Last edited by Tritsch; June 20th, 2019 at 13:46.
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post #17 of 50 (permalink) Old June 20th, 2019, 12:55 Thread Starter
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Once the new engine was here I yanked out the old 3s, pilfered the harness and few other doodads that I would need and then sent it onto its new home as a core for a rebuild…I think.
I worked on the swap most weekday evenings and some weekends when not out autocrossing. The whole project took about four weeks which was not bad at all. I estimate 50 hours or so. Per usual, it could be done faster the second time around.



First thing I did was paint the valve covers red because that makes the pedestrian Avalon engine look very fast. I also changed out the valve cover gaskets while they were off of course. Engine prep was pretty minimal. I changed out the water pump, threw on the alternator, and installed the custom Frankenstein engine mount. The upper oil pan from a 2gr with a factory oil cooler was swapped out and combined with an adapter plate supplied by Wilhelm Raceworks that adds 10AN fittings to the supply and return for an external oil cooler.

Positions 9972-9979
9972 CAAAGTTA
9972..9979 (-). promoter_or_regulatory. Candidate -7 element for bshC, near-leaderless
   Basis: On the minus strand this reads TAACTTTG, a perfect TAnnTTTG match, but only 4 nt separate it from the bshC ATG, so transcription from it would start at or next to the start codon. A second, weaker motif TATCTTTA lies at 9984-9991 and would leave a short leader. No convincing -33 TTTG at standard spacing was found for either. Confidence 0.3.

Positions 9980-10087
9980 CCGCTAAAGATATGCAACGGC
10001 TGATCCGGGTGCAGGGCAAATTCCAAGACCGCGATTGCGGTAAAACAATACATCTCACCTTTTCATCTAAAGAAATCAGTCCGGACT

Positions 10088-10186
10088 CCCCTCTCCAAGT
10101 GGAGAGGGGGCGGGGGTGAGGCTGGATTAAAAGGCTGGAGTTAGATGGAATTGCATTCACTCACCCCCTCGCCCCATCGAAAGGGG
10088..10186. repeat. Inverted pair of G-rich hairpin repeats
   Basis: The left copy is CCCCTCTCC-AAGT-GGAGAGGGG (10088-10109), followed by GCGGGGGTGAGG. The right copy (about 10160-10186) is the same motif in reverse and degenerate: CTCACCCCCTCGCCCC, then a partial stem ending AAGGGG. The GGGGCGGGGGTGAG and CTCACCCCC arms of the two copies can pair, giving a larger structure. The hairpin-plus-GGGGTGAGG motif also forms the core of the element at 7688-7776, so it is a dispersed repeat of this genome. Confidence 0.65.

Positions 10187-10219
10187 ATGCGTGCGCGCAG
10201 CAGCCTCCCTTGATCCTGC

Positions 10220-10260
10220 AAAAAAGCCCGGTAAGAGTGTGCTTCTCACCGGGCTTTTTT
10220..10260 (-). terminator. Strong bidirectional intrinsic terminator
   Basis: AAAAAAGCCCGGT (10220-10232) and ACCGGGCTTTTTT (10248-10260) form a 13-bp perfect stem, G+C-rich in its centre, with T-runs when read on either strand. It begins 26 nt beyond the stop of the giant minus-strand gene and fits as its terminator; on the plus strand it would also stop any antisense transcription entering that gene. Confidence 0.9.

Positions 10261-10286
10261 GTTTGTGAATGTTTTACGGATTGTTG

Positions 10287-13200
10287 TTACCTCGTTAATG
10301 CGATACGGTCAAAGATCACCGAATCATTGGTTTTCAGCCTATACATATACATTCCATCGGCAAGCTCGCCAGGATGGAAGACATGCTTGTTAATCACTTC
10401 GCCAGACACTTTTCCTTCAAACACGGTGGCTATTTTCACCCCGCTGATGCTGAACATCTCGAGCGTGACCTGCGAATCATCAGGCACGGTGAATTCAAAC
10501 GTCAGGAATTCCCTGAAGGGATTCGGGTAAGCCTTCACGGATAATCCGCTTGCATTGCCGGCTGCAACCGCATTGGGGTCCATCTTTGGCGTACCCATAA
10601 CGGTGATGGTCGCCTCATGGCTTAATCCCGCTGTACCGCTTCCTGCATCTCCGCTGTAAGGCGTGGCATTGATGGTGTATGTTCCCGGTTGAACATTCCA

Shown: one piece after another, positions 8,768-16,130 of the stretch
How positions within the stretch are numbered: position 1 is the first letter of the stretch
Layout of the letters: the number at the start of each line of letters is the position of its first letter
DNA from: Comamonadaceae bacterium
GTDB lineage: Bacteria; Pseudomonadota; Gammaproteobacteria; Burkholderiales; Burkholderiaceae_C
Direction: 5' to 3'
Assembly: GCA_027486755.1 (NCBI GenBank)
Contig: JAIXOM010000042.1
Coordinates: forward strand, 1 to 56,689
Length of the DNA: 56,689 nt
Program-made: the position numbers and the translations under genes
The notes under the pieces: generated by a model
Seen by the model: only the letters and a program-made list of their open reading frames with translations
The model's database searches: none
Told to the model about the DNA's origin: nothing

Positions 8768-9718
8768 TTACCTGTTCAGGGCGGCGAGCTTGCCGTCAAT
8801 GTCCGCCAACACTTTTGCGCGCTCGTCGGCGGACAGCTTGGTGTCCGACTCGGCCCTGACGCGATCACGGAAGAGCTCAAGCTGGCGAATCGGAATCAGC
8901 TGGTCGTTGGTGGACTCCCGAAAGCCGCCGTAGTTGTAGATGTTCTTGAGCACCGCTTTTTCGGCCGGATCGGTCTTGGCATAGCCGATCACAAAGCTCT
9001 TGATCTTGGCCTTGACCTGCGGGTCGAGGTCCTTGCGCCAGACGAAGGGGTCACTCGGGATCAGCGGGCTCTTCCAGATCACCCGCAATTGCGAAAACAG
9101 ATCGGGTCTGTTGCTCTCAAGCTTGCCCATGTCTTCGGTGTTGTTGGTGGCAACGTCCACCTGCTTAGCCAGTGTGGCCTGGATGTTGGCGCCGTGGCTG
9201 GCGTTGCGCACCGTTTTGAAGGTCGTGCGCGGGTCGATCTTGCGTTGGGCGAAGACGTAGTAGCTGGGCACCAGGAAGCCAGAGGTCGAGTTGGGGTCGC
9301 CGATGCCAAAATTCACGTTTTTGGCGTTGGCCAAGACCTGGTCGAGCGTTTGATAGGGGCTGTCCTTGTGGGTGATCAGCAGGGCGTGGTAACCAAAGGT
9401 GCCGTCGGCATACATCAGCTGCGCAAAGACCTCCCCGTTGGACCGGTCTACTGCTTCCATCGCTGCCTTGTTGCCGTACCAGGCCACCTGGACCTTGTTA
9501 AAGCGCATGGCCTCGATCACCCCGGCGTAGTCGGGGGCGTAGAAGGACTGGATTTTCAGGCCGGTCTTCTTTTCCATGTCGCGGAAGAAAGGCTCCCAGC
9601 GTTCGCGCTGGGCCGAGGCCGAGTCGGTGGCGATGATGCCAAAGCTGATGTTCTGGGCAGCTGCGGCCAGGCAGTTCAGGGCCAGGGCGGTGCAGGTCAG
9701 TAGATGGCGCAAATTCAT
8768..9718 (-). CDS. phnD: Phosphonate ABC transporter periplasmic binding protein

The original 2gr water neck also needs to be modified. I had Kris at KO weld up an adapter from Frankenstein to the water neck for me…but I instructed him to weld it on upside down, luckily he was able to remedy it and it only cost and extra $50 and a lifetime of derision. I also had Kris add a bung in my lower oil pan and help lathe a new groove for my axle because he has all the cool tools.